Learn how Nathan Hare became one of the greatest pioneers of Black studies in America, and how his impacts still change the American educational system.
Though their contributions to the fabric of American society have been – and continue to be – made year-round, it’s in February that Black Americans are recognized for the work they’ve done to advance the causes of justice and freedom in this country. From fighting against the forces of ignorance and prejudice to lifting up those relegated to second-class status, a host of Black activists, academics, and leaders have dedicated their lives to leveling the playing field for people of color, including a man who introduced the study of Black America to the halls and classrooms of the nation’s many educational institutions: Dr. Nathan Hare. As part of our celebration of Black History Month, we’ll examine Dr. Hare’s lasting impact on education in America; keep reading to learn more.
On April 9, 1933, Nathan Hare was born at a sharecropper farm where his father worked as a tenant farmer, just outside the town of Slick in Creek County, Oklahoma. At the time, the local school system was segregated, so Hare attended L’Ouverture Elementary School, an all-Black institution. At the age of 11, Hare moved with his family to San Diego, where his mother got a job at the Navy air station, but with the conclusion of World War II, she was laid off, and the family returned to Oklahoma.
Although Hare had plans to enter the world of professional boxing, his goals shifted in ninth grade when he was chosen to represent his class at an Interscholastic Meet at Langston University. While there, Hare won first prize – one of many awards he would earn while in school. After this experience, Hare was persuaded to attend college, and he eventually enrolled at Langston University, which at the time was the only college in Oklahoma that admitted Black students.
In his time as a student at Langston, Nathan Hare earned a Bachelor of Arts (BA) in Sociology, after which he won a Danforth Fellowship that allowed him to pursue graduate degrees at the University of Chicago. It was there that Hare was awarded a Master of Arts (MA) in Sociology, followed by a Doctor of Philosophy (PhD) in the same subject. In 1975, Dr. Hare also earned a second doctorate, this time in Clinical Psychology from the California School of Professional Psychology.
“A people without the knowledge of their past history, origin and culture is like a tree without roots,” wrote the activist Marcus Garvey, and few have done more to educate students on the history and culture of Black Americans than Dr. Nathan Hare, considered by many to be the father of Black Studies.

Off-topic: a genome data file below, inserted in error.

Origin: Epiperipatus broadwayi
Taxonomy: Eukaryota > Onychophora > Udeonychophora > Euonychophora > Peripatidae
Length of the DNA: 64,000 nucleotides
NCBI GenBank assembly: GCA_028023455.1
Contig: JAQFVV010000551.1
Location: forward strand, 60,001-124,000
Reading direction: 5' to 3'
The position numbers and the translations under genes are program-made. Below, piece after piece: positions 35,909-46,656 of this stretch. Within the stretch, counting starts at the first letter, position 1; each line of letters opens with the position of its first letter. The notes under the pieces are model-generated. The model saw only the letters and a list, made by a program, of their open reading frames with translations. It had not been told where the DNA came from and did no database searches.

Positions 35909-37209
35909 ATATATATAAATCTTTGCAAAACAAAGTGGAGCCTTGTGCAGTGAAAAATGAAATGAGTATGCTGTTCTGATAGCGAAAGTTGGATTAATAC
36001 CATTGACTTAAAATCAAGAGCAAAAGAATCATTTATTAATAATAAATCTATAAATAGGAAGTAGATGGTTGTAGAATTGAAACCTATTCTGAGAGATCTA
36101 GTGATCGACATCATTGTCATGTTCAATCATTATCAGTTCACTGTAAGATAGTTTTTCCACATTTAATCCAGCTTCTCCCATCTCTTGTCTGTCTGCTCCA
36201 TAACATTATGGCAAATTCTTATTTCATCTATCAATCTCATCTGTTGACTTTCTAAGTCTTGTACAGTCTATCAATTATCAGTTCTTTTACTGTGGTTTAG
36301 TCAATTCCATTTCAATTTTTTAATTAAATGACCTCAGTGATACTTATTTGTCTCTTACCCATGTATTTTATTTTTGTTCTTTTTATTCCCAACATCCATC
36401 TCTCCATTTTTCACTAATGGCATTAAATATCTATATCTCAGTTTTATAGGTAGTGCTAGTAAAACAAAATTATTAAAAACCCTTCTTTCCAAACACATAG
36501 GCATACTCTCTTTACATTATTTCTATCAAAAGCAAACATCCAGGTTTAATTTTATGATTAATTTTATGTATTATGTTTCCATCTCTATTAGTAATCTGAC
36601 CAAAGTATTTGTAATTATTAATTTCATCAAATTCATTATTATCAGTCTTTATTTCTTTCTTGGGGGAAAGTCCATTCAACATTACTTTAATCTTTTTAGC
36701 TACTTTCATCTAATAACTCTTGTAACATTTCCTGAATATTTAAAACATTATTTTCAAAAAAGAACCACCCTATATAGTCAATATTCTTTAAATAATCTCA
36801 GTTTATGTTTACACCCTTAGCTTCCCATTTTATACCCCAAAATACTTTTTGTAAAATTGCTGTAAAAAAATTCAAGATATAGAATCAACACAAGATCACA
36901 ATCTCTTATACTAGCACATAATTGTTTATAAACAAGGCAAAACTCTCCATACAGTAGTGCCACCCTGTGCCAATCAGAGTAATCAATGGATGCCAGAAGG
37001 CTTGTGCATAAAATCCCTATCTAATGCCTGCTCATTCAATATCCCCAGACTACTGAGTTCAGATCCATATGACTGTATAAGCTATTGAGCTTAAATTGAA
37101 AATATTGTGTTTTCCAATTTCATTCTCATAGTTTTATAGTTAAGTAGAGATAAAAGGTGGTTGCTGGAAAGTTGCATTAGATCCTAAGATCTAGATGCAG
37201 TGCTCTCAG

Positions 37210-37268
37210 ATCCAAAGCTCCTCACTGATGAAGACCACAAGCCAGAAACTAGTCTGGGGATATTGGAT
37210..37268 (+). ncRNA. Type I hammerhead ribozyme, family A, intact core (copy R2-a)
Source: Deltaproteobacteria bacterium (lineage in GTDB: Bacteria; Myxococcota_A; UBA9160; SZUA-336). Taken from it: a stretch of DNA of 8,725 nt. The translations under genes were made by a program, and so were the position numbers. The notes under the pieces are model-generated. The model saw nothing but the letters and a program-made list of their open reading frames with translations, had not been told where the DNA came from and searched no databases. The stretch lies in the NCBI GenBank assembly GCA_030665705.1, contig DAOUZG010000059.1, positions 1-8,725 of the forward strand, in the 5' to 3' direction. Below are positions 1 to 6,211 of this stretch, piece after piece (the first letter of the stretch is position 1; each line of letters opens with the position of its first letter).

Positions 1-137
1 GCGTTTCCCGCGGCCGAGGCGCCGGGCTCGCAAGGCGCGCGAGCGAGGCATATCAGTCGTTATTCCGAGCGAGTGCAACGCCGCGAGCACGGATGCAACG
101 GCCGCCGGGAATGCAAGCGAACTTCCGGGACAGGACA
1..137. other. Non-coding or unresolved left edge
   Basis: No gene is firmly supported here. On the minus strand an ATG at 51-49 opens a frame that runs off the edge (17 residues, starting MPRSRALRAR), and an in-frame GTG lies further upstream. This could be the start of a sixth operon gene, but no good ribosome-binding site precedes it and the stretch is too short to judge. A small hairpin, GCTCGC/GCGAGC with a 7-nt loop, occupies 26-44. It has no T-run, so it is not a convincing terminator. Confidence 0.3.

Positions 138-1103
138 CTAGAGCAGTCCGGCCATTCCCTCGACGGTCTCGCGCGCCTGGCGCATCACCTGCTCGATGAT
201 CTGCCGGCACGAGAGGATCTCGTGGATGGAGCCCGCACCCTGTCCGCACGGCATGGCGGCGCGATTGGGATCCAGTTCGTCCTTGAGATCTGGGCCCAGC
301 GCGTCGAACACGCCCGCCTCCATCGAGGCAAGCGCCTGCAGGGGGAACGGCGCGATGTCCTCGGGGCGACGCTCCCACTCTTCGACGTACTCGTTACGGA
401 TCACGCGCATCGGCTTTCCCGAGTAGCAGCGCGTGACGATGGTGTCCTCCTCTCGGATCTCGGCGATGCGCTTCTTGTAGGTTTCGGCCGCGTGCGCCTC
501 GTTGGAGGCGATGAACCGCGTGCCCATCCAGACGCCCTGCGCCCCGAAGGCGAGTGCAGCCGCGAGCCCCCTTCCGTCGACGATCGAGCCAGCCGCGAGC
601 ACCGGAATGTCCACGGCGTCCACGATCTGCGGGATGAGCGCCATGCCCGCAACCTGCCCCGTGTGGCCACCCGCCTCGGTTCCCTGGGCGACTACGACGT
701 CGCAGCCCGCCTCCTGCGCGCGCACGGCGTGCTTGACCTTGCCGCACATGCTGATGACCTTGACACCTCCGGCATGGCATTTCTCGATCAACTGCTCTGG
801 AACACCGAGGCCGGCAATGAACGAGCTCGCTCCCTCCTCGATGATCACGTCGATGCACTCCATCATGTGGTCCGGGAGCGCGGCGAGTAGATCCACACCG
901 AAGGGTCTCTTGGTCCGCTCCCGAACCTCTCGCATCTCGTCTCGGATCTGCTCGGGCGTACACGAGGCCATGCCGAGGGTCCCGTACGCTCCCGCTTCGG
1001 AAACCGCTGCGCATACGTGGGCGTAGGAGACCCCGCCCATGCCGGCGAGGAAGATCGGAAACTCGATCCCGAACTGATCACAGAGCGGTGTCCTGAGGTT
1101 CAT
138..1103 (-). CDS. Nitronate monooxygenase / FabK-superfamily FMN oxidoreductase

Dr. Hare first began his work in academia as an assistant professor of sociology at Howard University in Washington, D.C. During his time there, the young Dr. Hare championed the cause of Howard University as an institution committed to shaping Black minds, even going so far as to publicly disagree with then-university president James Nabrit’s goal of having a student body that was 60% white by 1970. Not long after, Dr. Hare was dismissed from his teaching post, but he was not long out of work; San Francisco State College (known today as San Francisco State University) quickly recruited Hare to develop a new area of study at the school.
Dr. Hare’s first order of business was to write a proposal for a Black studies program at San Francisco State, which was to be the first of its kind in the U.S. After its creation, Dr. Hare led the department for two semesters, during which time he coined the term “ethnic studies” to succeed the outdated “minority studies” label. For his work, Dr. Hare is often referred to as the “father of Black Studies.”
At San Francisco State, as at Howard, Dr. Hare took issue with the actions and attitude of the school’s president; during a 1968 student strike at the college, Dr. Hare was among a group that took to the stage during a press conference, interrupting the remarks of college president S.I. Hayakawa before eventually being removed by police who were waiting at the event. Again, Dr. Hare was dismissed from his position.
This time, Dr. Hare’s path took him away from higher education. Instead, he sought to create a platform for himself and others interested in advancing the nascent field of Black studies, the result of which was the creation of a scholarly journal called “The Black Scholar: A Journal of Black Studies and Research,” which is still published to this day.
In 1975, Dr. Hare decided to leave the journal, pivoting once again to work as a clinical psychologist in both community settings and his own private practice. A few years later, he and his wife, Julia, created the Black Think Tank with the aim of tackling problems specific to the African American community. Dr. Hare is also the author of several books, the recipient of numerous awards, and a speaker who has delivered many presentations and lectures in a variety of professional and academic settings.
From a desire to dominate the world of boxing to a career as a renowned scholar and psychologist, Dr. Nathan Hare’s life has gone in some unexpected directions – something that can be said for many of us. To help you and your family prepare for the future, whatever it may hold, consider opening a 529 plan today. With help from the free Sootchy app, it’s easier than ever to start one of these tax-advantaged accounts and start saving for your loved one’s education. Learn more by visiting us online or downloading our mobile app.